Concerning guitars, I use two Molinelli's - the T.D.G.03 Signature and the Viper 03. I tune the second one with a dropped D when I need a heavier rhythmic sound. A second Molinelli signature is coming soon. We're calling it T.D.G. Blackie 03.
In a more poppy situations, I use my seventeen year old Eric Clapton Fender Stratocaster. I also use two electro-acoustic Godin Multiact guitars, one with nylon strings and the other one with steel strings. Dogal strings of course, on all my guitars.

Guglielmo Malusardi: A couple of months ago, on March 5th, you were on stage at the Guitar Fest in Turin together with a group of the best Italian guitarists. Tell us what you remember from that day.

Tony De Gruttola: Notes, notes and notes and more amazing notes, so I remember taking out all the pieces that were too virtuoso in nature, I wanted to play ballads. It was a fantastic day and a great occasion to meet friends and colleagues again, plus it was a chance to learn something.

Guglielmo Malusardi: After having been a student, you are now teaching in the same (one of the most famous) Italian Music Institute. What kind of teacher are you and what kind of relationship do you have with your students?

Tony De Gruttola: I'm quite strict but try to show it only when it's necessary; I love to keep a friendly and confident relationship with my students, I don't believe in a detached teacher-student rapport. Teaching is a very delicate issue; I think a good teacher should be a bit of a psychologist. He should be able to put himself in their shoes and be able to understand the best way to transmit their knowledge. Everyone is unique and takes it in different ways. I don't tolerate arrogant, brash or badly educated people, I don't tolerate burdening each other, or a lack of respect towards other players, but so far, apart from a few rare cases, I've been very lucky..

Guglielmo Malusardi: Have you noticed some changes in the habits of your students compared to when you were a student?

Tony De Gruttola: With all the information that there is around today, they all seem to be phenomenons! I would say that a little blues is missing in their blood today and its often difficult to explain the importance of reading, of rhythm, and of harmony. I want to be clear in that I adore virtuoso playing only if it's in support of the music, which sounds like a ready-made phrase, but that's how it is.

Guglielmo Malusardi: Going back to live music, you opened for big names in the last few months such as Europe, Richie Kotzen and Carl Verheyen. Tell us something about those concerts.

Tony De Gruttola: To talk about them all would be far too long so I'll just tell you about the experience with Carl Verheyen. He is a fantastic guy and an exceptional musician, who is gifted with rare humility, which I envy terribly. He never passed up an occasion to involve me during his show, which led to wonderful moments in our jam sessions. Since we are both great admirers of Nutella Crepes, we chatted a lot (thanks to Nicola Angileri who translated for me) and I really learned a lot of things. I wrote a dedication to him in the didactic method book which I wrote with Michele Quaini. It was a fantastic experience for me, and my band.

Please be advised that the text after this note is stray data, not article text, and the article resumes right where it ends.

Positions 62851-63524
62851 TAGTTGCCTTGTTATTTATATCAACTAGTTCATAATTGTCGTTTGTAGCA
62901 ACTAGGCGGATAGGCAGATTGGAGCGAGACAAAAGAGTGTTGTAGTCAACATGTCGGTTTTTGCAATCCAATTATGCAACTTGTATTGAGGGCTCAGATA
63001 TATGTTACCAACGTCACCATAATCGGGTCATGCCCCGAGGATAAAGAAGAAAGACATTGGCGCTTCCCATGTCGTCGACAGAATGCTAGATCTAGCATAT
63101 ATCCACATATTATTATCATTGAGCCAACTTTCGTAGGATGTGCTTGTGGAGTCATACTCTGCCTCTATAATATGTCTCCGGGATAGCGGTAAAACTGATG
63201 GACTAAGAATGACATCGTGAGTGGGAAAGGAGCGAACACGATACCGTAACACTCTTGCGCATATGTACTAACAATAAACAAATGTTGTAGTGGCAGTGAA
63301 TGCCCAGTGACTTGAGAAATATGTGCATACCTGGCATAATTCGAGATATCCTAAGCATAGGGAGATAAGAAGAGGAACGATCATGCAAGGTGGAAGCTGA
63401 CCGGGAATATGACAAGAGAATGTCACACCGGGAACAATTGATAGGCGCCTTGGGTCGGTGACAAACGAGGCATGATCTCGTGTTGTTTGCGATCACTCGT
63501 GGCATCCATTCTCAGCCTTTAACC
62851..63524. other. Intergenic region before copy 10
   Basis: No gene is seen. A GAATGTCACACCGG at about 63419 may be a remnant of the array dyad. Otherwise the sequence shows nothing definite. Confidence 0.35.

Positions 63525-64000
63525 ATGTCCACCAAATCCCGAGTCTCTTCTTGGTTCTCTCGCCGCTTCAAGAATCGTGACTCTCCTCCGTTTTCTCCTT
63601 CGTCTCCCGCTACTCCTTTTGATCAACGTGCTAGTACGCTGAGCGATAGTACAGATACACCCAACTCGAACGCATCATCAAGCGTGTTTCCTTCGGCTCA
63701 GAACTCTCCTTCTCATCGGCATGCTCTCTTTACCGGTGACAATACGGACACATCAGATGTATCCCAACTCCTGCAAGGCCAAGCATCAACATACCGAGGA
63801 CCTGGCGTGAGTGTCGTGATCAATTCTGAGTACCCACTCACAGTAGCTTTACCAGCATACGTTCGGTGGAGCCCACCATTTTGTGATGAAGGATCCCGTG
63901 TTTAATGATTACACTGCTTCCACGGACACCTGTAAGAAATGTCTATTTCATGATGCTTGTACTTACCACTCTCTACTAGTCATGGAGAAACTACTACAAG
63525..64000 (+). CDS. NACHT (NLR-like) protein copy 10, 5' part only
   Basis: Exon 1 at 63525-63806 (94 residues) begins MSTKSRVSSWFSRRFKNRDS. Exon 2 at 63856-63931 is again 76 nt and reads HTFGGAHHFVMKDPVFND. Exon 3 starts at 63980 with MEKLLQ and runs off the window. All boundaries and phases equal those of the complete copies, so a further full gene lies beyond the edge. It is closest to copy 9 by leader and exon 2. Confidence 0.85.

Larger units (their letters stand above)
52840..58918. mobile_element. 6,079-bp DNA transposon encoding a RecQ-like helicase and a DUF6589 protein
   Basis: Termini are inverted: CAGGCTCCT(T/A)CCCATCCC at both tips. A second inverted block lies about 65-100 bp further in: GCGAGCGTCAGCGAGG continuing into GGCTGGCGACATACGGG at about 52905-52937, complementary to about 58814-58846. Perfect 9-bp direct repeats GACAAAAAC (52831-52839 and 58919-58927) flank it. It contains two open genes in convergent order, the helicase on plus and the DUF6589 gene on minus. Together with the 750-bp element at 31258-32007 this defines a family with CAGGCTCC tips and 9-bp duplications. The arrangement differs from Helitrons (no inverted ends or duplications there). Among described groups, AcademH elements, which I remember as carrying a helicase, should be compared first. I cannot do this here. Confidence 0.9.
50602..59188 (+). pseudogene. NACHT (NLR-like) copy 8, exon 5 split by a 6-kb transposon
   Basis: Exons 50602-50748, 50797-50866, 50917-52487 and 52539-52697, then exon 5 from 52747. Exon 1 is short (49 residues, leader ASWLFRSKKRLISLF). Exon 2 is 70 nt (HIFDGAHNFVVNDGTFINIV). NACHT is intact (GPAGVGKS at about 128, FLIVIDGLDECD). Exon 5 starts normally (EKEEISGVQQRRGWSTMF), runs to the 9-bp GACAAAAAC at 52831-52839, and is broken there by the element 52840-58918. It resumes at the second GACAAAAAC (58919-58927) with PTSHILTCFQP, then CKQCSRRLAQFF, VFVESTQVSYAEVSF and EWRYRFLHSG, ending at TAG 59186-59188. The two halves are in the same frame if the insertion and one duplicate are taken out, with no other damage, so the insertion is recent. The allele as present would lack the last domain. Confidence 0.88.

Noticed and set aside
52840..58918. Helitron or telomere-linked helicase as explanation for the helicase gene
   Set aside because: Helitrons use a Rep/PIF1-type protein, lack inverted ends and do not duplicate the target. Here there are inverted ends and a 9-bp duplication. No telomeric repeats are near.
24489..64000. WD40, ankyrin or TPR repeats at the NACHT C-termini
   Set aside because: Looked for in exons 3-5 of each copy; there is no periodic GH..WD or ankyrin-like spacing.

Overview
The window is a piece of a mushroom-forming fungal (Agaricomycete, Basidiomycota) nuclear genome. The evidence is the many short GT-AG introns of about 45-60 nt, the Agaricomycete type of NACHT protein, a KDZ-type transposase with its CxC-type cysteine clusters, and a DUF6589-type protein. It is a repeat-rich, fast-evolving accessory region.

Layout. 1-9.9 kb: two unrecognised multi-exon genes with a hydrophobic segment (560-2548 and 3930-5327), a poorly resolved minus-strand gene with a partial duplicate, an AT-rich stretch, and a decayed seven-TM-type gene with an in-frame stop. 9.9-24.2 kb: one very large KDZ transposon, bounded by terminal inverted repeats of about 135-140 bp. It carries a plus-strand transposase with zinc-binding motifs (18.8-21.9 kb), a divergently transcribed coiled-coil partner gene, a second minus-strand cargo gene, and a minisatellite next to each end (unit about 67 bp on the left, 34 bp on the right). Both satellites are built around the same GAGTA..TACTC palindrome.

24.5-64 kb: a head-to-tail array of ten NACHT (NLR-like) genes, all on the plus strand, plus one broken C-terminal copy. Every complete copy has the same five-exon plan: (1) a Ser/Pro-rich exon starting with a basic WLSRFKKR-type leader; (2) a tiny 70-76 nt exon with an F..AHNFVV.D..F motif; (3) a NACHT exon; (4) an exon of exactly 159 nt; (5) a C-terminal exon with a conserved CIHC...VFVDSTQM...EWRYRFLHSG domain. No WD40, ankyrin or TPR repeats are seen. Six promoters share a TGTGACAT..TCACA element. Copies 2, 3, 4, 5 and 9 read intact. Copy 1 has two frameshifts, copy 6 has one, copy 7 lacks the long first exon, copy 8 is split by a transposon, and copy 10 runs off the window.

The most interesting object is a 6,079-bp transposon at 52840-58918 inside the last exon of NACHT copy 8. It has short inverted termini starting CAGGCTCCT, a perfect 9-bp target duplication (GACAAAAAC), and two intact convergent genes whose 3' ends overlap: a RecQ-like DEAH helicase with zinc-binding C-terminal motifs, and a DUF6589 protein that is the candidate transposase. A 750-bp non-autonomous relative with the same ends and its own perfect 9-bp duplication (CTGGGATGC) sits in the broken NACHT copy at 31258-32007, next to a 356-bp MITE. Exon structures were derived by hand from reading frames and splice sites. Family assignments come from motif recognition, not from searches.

Guglielmo Malusardi: There's a phrase from Steve Vai; for lots off people, a great guitar solo is like a series of Morse codes. What's your point of view?

Tony De Gruttola: There are notes that touch the heart, especially when they tell a story, I don't know if it's a code but it's definitely magic.

Guglielmo Malusardi: What kind of music do you like to listen to?

Tony De Gruttola: I listen to all types of music, which helps me to keep up with the times, above all rock-fusion jazz, blues, and some Italian bands like Negramaro and Neutra.

Guglielmo Malusardi: Tell us about your favorite guitar solos, not from you, and not necessarily in order.

Tony De Gruttola: "Crying" by Joe Satriani, "Under a Glass Moon" by John Petrucci, "Tender Surrender" by Steve Vai and "Cry For You" by Andy Timmons.

Guglielmo Malusardi: What are the solos and track you prefer from "03"?

Tony De Gruttola: I love "Nuvole", "Blue Shuffle" and "No True".

Guglielmo Malusardi: What do you have planned for the near future?

Tony De Gruttola: My book, entitled "Private Lesson: Feeling and Technique", which I wrote along with Michele Quaini, will be published in September, distributed by BMG Ricordi and with the artistic direction of the great Donato Begotti, who was also our teacher at CPM. We have a program of various clinics lined up in and around Italy. I am also preparing my second album which I hope will go like the first one.

Guglielmo Malusardi: OK, that's all Tony. Thank you very much for the interview. Feel free to leave a message to
Guitar Nine readers,

Tony De Gruttola: Many thanks to all my sponsors, who sustain me and satisfy all my whims and a special thanks to people like you, Dan McAvinchey, our fans and promoters. Grazie mille!

Original Italian language interview appeared in Axe Magazine n.118 February 2007 © Guglielmo Malusardi / Edizioni Palomino

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Italians used to define their country as a land of poets, sailors and saints. Perhaps the time has come to add guitar players as well. Tony De Gruttola is one of them. Falling in love with the guitar at fourteen, De Gruttola graduated "cum laude" with honorable mention from C.P.M. Music School in Milan. He is currently quite busy performing the music from his first release entitled "03" in a live setting, playing guitar in musicals, and teaching electric guitar in four different courses at C.P.M.

Guglielmo Malusardi met with De Gruttola to talk about his many musical projects and his upcoming solo album.